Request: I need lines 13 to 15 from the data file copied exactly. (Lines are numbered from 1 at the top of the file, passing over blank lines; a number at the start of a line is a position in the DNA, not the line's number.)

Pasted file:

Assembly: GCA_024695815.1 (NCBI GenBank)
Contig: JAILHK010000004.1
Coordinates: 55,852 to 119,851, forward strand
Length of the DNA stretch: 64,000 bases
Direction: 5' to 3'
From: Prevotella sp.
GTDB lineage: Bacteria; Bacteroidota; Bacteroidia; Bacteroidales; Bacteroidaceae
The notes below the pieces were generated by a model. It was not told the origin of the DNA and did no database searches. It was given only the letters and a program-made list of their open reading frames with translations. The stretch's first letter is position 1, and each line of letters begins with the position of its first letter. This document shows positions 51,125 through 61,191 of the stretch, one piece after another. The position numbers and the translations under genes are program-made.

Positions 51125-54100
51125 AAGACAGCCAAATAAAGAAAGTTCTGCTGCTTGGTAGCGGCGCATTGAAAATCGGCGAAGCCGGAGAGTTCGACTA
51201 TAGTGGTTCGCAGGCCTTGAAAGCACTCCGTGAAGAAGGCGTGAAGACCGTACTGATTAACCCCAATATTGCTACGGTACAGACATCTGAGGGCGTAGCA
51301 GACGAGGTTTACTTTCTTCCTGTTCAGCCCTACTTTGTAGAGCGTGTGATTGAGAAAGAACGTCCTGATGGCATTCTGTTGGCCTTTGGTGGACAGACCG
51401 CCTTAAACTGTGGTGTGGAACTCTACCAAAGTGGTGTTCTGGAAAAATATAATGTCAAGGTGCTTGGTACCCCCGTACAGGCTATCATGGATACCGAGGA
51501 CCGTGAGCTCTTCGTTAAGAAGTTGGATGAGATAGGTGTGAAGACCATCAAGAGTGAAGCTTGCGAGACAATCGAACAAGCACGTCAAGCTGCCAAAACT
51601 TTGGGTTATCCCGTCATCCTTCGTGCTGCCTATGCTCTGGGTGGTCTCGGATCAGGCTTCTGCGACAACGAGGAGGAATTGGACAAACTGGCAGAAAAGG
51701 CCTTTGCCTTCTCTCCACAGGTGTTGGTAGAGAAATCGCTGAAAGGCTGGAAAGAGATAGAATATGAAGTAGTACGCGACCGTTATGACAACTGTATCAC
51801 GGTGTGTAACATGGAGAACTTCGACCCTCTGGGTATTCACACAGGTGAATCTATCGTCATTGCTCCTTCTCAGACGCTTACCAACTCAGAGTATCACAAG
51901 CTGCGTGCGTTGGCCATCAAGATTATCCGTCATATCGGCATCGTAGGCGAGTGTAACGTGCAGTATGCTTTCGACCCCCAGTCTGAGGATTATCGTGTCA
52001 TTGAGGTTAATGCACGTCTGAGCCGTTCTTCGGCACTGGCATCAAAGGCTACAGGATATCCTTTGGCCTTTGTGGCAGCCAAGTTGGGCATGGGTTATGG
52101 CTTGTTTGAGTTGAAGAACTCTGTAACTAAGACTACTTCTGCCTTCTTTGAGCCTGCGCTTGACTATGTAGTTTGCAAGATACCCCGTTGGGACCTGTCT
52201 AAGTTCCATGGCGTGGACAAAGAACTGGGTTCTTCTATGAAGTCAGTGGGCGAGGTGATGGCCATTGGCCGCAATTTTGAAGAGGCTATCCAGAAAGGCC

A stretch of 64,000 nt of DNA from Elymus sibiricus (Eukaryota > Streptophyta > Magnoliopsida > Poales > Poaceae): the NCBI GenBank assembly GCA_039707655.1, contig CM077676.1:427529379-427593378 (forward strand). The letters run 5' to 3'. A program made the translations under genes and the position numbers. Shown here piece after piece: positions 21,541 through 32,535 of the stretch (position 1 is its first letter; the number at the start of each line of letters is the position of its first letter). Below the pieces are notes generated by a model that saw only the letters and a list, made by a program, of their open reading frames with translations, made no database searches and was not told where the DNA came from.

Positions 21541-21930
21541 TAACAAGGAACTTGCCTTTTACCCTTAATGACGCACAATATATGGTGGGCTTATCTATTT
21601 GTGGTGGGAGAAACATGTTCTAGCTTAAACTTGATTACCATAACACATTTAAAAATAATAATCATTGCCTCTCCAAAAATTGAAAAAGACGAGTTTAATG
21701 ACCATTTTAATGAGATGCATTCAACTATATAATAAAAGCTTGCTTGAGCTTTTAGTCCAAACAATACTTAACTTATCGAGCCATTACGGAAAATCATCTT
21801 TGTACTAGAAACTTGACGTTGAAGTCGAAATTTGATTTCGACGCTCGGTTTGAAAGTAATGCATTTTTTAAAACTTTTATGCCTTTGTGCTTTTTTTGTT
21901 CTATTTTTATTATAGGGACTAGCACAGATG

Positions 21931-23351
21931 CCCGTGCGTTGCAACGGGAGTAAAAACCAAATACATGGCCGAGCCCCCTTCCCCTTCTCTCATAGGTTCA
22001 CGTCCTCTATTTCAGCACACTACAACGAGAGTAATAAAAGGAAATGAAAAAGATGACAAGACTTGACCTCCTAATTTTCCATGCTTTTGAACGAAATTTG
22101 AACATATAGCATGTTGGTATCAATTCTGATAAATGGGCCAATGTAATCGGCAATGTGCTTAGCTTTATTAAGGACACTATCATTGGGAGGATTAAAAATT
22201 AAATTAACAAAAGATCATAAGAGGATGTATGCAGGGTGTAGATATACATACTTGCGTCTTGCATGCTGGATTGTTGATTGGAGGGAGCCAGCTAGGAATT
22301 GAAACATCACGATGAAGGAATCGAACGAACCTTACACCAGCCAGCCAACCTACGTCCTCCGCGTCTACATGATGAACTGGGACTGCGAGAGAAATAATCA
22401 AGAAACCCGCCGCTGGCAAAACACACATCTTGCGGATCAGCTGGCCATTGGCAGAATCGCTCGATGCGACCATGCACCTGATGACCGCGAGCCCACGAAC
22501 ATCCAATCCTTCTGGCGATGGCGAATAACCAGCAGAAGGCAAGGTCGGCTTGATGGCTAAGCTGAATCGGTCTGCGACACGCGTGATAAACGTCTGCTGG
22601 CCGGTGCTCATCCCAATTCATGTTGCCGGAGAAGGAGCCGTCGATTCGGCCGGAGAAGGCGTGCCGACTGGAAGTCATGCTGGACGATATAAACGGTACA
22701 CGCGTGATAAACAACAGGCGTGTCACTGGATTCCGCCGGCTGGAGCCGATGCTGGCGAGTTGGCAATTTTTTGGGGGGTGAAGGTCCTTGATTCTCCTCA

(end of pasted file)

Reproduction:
51401 CCTTAAACTGTGGTGTGGAACTCTACCAAAGTGGTGTTCTGGAAAAATATAATGTCAAGGTGCTTGGTACCCCCGTACAGGCTATCATGGATACCGAGGA
51501 CCGTGAGCTCTTCGTTAAGAAGTTGGATGAGATAGGTGTGAAGACCATCAAGAGTGAAGCTTGCGAGACAATCGAACAAGCACGTCAAGCTGCCAAAACT
51601 TTGGGTTATCCCGTCATCCTTCGTGCTGCCTATGCTCTGGGTGGTCTCGGATCAGGCTTCTGCGACAACGAGGAGGAATTGGACAAACTGGCAGAAAAGG